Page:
Nov 13, 2020 rated it really liked it
It’s hard to believe that this is a debut novel. I’ve read a good bit of Ian McDonald and I am always impressed with his way to tell a big story with little ones. A magical realist phantasmagoria of SF fun.
Jasonk Kolbrich
Dec 17, 2007 rated it it was amazing
Amazing interweaving of stories and details.
Ariel Fiona
May 22, 2021 rated it really liked it
Shelves: ian-mcdonald
Strange, bold, and wonderful. A man finds his way to destiny in the form of a malfunctioning terraformer out in the Martian desert, which enables him to found a town that gradually and accidentally accrues a population to it. After a few chapters it becomes clear that the point of view is an omniscient one, and that this is a tapestry of the lives of all of these townspeople as they spiral out in imaginative and surprising directions. Naturally for this sort of story the characters often feel ca ...more
Apr 14, 2010 rated it really liked it
First posted at:

Several years ago, 2010 I believe, I stumbled on the book "River of Gods" by Ian McDonald. Honestly, I thought the cover art looked rather bland, but it came recommended and I was willing to give it a chance on the setting alone, India being an underutilized location in most sci-fi. I was totally caught up in the diversity of perspectives, the stunning future tech (A third, neuter gender! Killer robo
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Ian Neil McDonald was born in 1960 in Manchester, England, to an Irish mother and a Scottish father. He moved with his family to Northern Ireland in 1965. He used to live in a house built in the back garden of C. S. Lewis’s childhood home but has since moved to central Belfast, where he now lives, exploring interests like cats, contemplative religion, bonsai, bicycles, and comic-book collecting. H ...more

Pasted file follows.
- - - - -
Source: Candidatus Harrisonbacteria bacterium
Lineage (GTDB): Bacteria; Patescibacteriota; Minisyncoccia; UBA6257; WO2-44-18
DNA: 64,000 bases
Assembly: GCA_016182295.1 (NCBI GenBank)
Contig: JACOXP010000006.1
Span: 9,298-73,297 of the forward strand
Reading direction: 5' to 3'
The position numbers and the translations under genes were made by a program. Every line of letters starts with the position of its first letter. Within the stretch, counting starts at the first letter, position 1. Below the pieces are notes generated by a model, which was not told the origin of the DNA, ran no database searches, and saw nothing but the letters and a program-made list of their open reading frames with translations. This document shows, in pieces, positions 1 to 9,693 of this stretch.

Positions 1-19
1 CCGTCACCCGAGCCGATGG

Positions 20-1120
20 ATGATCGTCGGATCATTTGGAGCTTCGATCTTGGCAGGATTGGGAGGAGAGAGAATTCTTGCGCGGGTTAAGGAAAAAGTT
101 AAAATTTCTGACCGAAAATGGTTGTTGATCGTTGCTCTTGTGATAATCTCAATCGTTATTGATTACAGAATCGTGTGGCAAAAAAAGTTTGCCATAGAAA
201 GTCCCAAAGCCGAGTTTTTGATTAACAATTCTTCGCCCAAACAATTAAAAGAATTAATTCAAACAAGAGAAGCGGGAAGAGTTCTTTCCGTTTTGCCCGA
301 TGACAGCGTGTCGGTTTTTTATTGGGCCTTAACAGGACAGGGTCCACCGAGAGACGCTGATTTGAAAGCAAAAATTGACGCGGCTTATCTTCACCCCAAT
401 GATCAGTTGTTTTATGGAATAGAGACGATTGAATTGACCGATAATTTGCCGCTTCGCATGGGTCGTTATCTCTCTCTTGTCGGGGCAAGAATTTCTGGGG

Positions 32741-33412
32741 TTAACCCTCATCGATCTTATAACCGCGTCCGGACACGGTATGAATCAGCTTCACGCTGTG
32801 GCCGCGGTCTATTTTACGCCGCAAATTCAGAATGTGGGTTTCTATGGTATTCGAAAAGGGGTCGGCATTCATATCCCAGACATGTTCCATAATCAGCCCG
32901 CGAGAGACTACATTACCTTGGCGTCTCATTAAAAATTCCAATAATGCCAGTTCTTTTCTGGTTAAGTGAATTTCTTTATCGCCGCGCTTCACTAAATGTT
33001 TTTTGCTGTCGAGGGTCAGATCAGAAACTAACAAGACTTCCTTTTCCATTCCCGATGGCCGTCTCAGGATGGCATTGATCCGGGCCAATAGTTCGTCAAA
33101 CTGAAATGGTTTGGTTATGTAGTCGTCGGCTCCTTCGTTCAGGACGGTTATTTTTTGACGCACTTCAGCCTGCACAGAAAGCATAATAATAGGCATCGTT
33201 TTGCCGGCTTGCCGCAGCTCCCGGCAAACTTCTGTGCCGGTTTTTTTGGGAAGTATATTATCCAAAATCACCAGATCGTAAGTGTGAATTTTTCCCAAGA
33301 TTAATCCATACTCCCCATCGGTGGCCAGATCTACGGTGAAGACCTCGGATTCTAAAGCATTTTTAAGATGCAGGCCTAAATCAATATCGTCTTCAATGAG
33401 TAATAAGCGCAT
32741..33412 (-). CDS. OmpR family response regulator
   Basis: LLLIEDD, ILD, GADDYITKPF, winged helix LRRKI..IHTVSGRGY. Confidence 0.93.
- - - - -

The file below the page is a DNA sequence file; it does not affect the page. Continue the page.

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“No one noticed them step off the train, no one saw them arrive in Desolation Road . . . . Then something very much like a sustained explosion of light filled the hotel and there, at the epicenter of the glare, was the most beautiful woman anyone had ever seen. Every man in the room had to swallow hard. Every woman fought an inexpressible need to sigh. A dozen hearts cracked down the middle and all the love flew out like larks and circled round the incredible being. It was as if God Himself had walked into the room. Then the God-light went out and there was a blinking, eye-rubbing darkness. When vision was restored, everyone saw before them a small, very ordinary man and a young girl of about eight who was quite the plainest, drabbest creature anyone had ever seen. For it was the nature of Ruthie Blue Mountain, a girl of stunning ordinariness, to absorb like sunlight the beauty of everything around her and store it until she chose to release it, all at once, like a flashbulb of intense beauty. Then she would return again to dowdy anonymity, leaving behind her an afterimage in the heart of unutterable loss.” 0 likes
“...they were triplets and as mutually indistinguishable as peas in a pod or days in a prison.” 0 likes